By in Sci Fi & Paranormal

Review: "The Edge of the Shadow" by R. Ernest Dupuy

This uses the popular device of an acquaintance of the narrator telling the main story. The narrator tells his reader that it’s remarkable that he should believe him. He has no explanation and only limited knowledge of the goings on, hearsay for the rest.

He and a hard-headed soldier were lying in a dugout in Romagne, waiting for zero hour. “Fritz’s” countermeasures were messing things up for them. In a momentary lull, there was a howl of dog—if it was a dog—and the sound of scratching or maybe stray shrapnel.

“It’s calling me,” the soldier says. He soon has to leave to check on guns and is found with his throat torn open, a war casualty. But the narrator thinks maybe something more might have happened because of something the head-headed soldier told him earlier on seeing his copy of Dracula : “I’ve scraped against the edge of that stuff.”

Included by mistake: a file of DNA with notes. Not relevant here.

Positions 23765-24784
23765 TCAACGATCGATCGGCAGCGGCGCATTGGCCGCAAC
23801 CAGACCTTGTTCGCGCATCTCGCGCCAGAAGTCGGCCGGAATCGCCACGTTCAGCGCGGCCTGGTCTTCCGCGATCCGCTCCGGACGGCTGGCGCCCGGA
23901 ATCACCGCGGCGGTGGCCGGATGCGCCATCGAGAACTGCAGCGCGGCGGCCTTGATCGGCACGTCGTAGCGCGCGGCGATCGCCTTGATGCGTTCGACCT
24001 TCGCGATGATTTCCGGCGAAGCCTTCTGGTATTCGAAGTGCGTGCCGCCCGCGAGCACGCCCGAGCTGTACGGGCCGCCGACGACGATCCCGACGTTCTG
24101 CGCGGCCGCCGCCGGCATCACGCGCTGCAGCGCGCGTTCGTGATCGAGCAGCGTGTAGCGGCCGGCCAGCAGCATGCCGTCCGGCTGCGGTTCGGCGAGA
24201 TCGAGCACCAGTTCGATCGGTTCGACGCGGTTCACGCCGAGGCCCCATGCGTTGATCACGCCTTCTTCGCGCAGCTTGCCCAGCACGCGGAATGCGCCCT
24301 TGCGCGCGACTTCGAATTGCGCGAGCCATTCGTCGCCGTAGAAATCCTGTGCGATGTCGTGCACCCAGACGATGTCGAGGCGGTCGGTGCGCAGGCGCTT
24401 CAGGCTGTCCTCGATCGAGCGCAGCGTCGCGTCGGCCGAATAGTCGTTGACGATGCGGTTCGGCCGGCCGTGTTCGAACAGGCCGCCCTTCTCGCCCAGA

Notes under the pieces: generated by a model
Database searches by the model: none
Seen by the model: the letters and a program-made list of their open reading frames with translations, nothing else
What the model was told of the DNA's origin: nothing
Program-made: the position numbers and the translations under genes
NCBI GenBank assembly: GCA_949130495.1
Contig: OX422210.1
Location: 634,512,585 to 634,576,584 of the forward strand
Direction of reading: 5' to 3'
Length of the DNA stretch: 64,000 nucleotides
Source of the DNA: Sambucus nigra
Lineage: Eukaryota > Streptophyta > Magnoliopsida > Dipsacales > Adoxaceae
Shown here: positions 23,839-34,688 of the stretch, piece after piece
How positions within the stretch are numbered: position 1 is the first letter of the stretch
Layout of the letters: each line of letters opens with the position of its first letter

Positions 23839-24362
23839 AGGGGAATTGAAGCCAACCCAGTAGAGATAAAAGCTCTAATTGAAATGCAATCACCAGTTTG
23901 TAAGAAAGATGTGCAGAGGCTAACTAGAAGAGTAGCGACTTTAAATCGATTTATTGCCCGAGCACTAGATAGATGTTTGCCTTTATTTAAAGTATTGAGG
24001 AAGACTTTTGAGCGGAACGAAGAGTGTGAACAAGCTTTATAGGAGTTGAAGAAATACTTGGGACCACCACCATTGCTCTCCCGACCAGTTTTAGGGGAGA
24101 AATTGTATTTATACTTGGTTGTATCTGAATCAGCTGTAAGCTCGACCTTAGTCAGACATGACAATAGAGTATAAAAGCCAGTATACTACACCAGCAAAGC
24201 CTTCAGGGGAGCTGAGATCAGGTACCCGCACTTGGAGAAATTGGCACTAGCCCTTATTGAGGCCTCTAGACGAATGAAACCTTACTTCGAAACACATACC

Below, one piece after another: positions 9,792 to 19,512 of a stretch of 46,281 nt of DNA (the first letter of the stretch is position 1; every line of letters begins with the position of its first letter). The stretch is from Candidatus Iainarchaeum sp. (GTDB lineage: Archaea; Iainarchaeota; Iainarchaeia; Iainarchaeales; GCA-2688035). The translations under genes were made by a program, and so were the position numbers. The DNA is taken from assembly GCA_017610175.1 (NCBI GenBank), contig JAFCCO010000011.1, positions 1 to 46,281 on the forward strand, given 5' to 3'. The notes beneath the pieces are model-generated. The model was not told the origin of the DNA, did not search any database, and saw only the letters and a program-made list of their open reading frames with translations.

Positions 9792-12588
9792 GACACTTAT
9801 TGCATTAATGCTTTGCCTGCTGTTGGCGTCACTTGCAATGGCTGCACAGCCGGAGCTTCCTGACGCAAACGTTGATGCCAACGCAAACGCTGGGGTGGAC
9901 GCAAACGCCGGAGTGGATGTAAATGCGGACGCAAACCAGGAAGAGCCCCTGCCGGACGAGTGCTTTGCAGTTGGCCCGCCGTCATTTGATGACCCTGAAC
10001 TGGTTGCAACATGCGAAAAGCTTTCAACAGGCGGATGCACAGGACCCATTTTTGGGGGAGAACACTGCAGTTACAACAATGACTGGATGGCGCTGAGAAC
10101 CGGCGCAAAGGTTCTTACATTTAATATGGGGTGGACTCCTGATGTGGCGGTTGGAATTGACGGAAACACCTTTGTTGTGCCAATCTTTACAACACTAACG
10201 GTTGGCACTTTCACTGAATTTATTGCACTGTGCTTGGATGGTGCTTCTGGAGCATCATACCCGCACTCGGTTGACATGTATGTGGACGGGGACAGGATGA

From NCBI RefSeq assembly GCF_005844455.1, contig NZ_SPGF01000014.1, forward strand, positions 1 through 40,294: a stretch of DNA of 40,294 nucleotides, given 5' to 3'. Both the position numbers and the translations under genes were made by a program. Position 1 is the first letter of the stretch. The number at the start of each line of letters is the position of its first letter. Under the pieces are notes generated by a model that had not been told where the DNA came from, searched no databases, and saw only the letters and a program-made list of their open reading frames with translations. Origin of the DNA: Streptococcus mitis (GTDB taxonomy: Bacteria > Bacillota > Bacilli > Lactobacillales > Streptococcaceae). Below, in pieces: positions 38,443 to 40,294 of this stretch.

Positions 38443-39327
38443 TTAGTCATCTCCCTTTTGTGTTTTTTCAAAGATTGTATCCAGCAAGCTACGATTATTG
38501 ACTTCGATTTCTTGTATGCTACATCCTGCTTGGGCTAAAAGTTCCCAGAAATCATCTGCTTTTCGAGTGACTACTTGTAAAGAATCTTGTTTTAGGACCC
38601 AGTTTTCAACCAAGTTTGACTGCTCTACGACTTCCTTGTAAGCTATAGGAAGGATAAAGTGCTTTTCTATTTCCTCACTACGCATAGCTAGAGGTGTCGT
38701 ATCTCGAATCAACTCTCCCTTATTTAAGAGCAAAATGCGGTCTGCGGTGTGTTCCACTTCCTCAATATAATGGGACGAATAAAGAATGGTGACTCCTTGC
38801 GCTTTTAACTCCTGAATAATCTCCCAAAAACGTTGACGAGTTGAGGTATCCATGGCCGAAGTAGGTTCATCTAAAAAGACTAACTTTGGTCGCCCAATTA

I was hooked this far into the story. The first few paragraphs with the bleak references to WWI (from when it was still “The Great War”) and a half-understood supernatural dread. Unfortunately, it wanders into the lurid then with a tale moonlit horseback ride with a girl who was vampire bait.

While this story has its moments—and a great last line—I found it to be overall more of a disappointment.

However, author R. Ernest Dupuy himself was an unusual pulp author. He was a military man, promoted to colonel during the WWII where, among other things, he witnessed the signing of the German surrender and announced on the radio that Allied Forces had landed at Normandy.

Title: “The Edge of the Shadow” first published in Weird Tales July 1927

Author: R. Ernest Dupuy (1887-1975)

Source: ISFDB

Tellers of Weird Tales



©2015 Denise Longrie

Image Credit » by MaThoPa

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maxeen wrote on April 8, 2015, 5:46 PM

Some man was that author,in those days they had a bash at everything.

msiduri wrote on April 8, 2015, 6:27 PM

And interesting guy, yes.

AliCanary wrote on April 9, 2015, 12:31 AM

I feel like I would want to read it, anyway, for the historical feel. And of course, now I'm curious about that last line emoticon :smile:

msiduri wrote on April 9, 2015, 7:23 AM

I found it available as a free download in a couple places. More nasty places are cropping up that will download a bucketload of malware, though, so please be careful. But nevertheless, if you read it, please let me know what you think.

Last Edited: April 9, 2015, 8:15 AM